The gross mass of a container must be verified before it is loaded onto a ship, under new SOLAS regulation.
A new regulation requiring the gross mass of a container to be verified before it is loaded onto a ship enters into force today (1 July 2016). It will assist in ensuring that the millions of containers carried on ships each year are optimally stowed, thereby helping to prevent container stacks collapsing and containers being lost overboard, and the associated injury and loss of life.
Some 170 million containers are loaded onto ships each year, bringing vital commodities as well as consumer goods to billions of people around the globe.
In 2011, the International Maritime Organization (IMO), the United Nations agency with responsibility for the safety and security of shipping and the prevention of pollution from ships, began to develop measures to prevent the loss of containers, in response to concerns expressed by Member States and the shipping industry following a number of incidents involving loss of containers and container ships.
The aim was to develop further measures to complement the existing provisions aimed at the stability and safe operation of ships, including the safe packing, handling and transport of containers.
A key element of this work was the verification of the mass of a packed container. This would complement the existing requirement to declare the gross mass of cargo and containers.
According to the amendments to SOLAS regulation VI/2, now in force, either of two methods can be used to verify the gross mass of packed containers:
- Method 1. Weighing the packed container using calibrated and certified equipment; or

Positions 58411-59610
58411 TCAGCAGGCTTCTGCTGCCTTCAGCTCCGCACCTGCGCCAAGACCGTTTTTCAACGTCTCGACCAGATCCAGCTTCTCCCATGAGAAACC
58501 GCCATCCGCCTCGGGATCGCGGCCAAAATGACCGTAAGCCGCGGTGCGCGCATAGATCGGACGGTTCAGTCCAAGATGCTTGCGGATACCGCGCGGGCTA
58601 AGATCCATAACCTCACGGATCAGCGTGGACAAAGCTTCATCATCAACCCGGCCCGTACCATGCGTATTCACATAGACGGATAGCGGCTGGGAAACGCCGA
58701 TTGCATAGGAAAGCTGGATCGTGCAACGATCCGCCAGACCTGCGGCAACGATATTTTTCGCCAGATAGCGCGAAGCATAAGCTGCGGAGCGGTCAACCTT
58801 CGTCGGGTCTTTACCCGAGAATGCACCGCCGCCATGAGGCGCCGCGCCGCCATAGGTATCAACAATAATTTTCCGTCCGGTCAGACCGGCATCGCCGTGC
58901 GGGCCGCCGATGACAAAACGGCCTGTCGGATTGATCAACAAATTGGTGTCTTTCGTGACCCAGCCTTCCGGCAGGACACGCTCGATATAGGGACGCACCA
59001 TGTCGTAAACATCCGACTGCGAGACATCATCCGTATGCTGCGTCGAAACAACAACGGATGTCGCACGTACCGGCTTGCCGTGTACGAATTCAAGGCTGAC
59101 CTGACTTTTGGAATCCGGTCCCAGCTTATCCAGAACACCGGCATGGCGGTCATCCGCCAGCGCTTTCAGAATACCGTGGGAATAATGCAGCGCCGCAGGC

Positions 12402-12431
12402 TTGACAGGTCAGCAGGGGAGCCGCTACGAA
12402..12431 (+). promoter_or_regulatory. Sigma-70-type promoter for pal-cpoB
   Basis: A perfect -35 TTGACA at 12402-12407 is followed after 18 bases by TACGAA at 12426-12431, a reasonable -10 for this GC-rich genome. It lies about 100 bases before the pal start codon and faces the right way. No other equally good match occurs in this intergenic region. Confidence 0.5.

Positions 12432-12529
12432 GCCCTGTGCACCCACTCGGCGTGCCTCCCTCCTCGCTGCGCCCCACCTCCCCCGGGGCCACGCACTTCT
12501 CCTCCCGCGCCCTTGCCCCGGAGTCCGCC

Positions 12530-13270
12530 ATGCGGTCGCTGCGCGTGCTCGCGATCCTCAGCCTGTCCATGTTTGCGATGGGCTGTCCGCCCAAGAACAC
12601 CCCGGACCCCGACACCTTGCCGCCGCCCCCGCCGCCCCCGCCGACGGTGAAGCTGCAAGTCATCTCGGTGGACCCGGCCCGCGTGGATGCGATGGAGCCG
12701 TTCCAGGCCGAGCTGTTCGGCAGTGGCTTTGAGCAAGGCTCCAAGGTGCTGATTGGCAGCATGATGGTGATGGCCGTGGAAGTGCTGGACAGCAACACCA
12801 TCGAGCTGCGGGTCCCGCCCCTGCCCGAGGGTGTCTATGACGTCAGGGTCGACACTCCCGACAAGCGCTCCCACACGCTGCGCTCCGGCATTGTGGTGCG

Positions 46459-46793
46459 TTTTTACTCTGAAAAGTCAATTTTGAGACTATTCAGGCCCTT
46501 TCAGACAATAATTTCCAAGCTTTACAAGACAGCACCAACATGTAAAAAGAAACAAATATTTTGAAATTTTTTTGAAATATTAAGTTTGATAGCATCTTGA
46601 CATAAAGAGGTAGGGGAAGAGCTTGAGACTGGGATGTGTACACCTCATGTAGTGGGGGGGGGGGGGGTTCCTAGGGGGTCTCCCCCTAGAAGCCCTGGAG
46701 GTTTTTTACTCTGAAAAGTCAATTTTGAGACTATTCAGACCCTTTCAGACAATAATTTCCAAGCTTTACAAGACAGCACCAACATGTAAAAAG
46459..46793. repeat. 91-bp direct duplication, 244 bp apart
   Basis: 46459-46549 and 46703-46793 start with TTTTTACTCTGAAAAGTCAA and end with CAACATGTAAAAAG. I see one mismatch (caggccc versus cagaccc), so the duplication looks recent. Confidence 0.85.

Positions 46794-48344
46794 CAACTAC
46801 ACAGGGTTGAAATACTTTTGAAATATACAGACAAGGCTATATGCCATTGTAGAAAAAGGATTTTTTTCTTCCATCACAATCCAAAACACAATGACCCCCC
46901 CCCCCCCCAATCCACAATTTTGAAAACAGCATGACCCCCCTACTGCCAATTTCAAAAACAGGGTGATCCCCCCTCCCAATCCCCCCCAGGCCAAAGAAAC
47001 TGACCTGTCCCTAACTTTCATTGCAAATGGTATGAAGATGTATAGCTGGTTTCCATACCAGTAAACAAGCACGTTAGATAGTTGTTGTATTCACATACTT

- Method 2. Weighing all packages and cargo items, including the mass of pallets, dunnage and other securing material to be packed in the container and adding the tare mass of the container to the sum of the single masses, using a certified method approved by the competent authority of the State in which packing of the container was completed.
The shipper must ensure that the verified gross mass of each packed container is stated in the shipping document. This document, signed by the shipper or his representative, must be submitted to the master or his representative, and to the terminal representative, in good time for the ship stowage plan to be drawn up. If not, the container shall not be loaded onto the ship.
IMO Member States, shippers and shipping industry organizations have been preparing for implementation of the new requirement since it was adopted in 2014.
In May, IMO Member States meeting at the Maritime Safety Committee (MSC) agreed that Administrations and port State control authorities should adopt a practical and pragmatic approach when verifying compliance during the first three months following entry into force of the new requirement, with a view to permitting packed containers which were loaded prior to 1 July 2016 to be shipped to their final port of discharge without verified gross mass information. The above approach is also intended to allow for flexibility to all the stakeholders in containerized transport in order for procedures for documenting, communicating and sharing verified gross mass information to be refined, if necessary (MSC.1/Circ.1548).
Further information including a "frequently asked questions" on the new regulation can be found here.
 In 2014, global containerized trade was estimated to have increased by 5.3 per cent and reached
171 million TEUs (20-foot equivalent unit. Source: UNCTAD Review of Maritime Transport 2015